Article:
Book Reviews · 03/08/2021

In the Company of Men by Véronique Tadjo

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The sheer number of people killed by COVID-19 makes it meaningless to say any other viral epidemic was “worse,” but the suffering and torture inflicted on Guinea, Liberia, and Sierra Leone during the Ebola outbreak from March 2014 to June 2016 go beyond what anyone wants to imagine. For the Ivorian novelist Véronique Tadjo, it’s crucial that such imagining takes place.

First published in 2017 as En compagnie des hommes, and now an English-language release as In the Company of Men, Tadjo’s book is less a narrative than a collection of voices salvaged from the devastation. A lightly fictionalized oral history of the Ebola crisis, it’s told to us by the doctors who fought to contain it, the survivors who became untouchables after beating back the disease, the grandmother who took in an orphaned boy driven to the streets after being marked contagious, and even some observers from the wider natural world. The baobab tree, the bat, and the Ebola virus itself all bear witness and tell their tales.

Tadjo, the Grand Prix de Littérature d’Afrique Noire winner for Queen Pokou: Concerto for a Sacrifice, has experience working trauma into precise, yet sometimes fantastical prose. Queen Pokou tells alternating versions of the Akan legend wherein the titular monarch sacrifices her only child for the good of her people. Faced with such daunting subject matter, Tadjo never dwells too long in the misery, and even lets voices of hope enter into the chorus.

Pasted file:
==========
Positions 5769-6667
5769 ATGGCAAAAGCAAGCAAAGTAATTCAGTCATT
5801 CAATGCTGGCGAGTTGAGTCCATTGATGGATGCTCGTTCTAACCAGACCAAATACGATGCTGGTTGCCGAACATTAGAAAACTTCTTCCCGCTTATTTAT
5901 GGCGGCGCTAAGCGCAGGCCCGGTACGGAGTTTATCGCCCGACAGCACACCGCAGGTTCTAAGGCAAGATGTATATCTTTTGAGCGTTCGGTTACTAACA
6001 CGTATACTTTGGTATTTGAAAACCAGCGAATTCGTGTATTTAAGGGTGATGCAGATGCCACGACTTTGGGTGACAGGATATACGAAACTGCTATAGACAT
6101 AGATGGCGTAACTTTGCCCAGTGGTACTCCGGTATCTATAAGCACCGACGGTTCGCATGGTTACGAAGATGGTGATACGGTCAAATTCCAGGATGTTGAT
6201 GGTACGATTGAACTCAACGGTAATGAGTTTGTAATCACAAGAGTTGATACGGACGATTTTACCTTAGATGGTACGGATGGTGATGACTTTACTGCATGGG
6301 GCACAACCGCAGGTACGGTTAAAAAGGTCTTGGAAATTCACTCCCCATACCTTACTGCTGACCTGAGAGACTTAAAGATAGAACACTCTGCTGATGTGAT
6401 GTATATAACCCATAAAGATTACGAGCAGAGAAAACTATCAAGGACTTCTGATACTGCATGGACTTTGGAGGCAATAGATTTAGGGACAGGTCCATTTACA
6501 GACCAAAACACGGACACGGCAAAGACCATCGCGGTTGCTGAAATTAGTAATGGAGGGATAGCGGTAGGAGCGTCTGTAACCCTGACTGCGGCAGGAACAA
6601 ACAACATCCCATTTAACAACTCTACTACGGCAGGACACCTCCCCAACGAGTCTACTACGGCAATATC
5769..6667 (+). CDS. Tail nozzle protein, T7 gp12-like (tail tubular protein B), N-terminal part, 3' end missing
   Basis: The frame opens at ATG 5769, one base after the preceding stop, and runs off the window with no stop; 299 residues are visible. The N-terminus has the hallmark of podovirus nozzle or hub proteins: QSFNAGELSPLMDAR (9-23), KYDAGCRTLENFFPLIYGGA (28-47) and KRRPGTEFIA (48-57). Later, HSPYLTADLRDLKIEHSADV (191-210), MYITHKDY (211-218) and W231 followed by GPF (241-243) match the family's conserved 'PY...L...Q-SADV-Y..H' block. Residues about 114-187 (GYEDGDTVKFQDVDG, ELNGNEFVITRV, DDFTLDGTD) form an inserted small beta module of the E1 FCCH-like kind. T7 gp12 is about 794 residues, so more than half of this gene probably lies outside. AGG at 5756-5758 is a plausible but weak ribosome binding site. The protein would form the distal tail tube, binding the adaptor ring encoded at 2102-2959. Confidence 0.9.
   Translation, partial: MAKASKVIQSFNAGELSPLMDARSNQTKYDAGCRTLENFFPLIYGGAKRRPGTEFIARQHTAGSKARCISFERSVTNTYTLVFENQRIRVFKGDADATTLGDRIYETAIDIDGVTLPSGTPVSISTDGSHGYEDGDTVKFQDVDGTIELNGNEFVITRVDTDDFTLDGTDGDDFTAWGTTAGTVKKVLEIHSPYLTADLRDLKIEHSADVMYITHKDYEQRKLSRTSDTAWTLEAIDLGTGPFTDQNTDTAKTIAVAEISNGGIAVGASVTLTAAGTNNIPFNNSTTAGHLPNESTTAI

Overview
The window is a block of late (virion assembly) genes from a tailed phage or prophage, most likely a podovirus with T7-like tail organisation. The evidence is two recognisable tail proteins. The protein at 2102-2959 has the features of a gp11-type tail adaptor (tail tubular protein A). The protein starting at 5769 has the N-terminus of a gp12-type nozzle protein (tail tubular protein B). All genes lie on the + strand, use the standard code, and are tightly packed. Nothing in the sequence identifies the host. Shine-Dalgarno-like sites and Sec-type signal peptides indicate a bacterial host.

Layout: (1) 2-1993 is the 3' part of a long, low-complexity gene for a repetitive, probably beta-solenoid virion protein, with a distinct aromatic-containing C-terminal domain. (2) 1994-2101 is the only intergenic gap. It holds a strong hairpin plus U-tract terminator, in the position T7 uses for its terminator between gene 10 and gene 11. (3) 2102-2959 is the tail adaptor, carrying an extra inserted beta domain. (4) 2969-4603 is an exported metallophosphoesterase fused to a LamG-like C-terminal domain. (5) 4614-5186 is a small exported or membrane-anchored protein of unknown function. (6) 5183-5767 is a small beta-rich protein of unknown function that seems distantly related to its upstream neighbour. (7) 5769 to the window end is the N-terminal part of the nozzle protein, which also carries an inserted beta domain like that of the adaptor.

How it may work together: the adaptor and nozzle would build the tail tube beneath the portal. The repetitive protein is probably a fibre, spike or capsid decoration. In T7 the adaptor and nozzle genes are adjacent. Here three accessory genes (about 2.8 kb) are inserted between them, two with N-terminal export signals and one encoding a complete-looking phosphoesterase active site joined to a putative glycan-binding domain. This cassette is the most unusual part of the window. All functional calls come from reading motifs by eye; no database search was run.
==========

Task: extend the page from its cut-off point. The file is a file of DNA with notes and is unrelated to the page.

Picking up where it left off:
She operates in a similar mode here, allowing the Ebola crisis to become its own cautionary fable, a warning to be passed down in stories for generations to come. We get a sense early on that Tadjo will provide space for us to breathe as we move between horrors. When the trees tell us how their “crowns merge with the sky’s cotton-wool dreams,” it is a respite from the brutalities at ground level. And the more we absorb what the forest tells us, the more Ebola becomes a visitor from another realm, and not simply a monster to be beaten back.

“What humans don’t seem to understand is that I have no predilection for them,” says the virus. “I won’t seek them out. It is they who come to me.” The sentiment is menacing in its stark eloquence, but leaves us feeling as if it’s Ebola, not us, that has found itself out of place — an idea echoed in Tadjo’s title.

Among the humans, the varieties of agony produced by Ebola seem endless. There is the child forever traumatized from watching, hidden, while the corpses of his parents are doused with disinfectant. There is the funeral gathering, put on before knowledge about the disease was widespread, that became responsible for more than 300 deaths. And there is the ruthless haunting of survivors, with the infection “potentially leading to blindness, extreme fatigue, and cognitive difficulties.” Tadjo writes: “It will take years for us to recover from what we’ve lived through.”